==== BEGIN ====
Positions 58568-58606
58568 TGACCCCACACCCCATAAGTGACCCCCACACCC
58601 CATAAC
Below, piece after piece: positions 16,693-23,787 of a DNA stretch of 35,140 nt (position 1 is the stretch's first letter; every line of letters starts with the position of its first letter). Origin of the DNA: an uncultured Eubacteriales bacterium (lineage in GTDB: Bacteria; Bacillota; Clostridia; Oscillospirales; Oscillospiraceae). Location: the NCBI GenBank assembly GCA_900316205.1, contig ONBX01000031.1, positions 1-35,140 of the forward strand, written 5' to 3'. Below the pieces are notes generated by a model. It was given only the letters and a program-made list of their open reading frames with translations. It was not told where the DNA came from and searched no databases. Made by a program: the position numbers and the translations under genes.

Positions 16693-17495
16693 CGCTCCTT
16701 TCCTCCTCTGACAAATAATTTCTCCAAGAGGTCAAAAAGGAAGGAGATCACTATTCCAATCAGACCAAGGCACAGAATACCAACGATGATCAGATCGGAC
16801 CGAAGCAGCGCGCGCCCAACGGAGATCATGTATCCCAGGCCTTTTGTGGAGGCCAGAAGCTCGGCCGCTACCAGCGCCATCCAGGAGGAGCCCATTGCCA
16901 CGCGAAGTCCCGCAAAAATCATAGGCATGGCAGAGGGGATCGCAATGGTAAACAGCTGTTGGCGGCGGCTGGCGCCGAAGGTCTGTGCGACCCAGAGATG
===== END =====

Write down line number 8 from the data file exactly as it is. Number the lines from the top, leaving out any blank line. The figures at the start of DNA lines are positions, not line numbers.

16801 CGAAGCAGCGCGCGCCCAACGGAGATCATGTATCCCAGGCCTTTTGTGGAGGCCAGAAGCTCGGCCGCTACCAGCGCCATCCAGGAGGAGCCCATTGCCA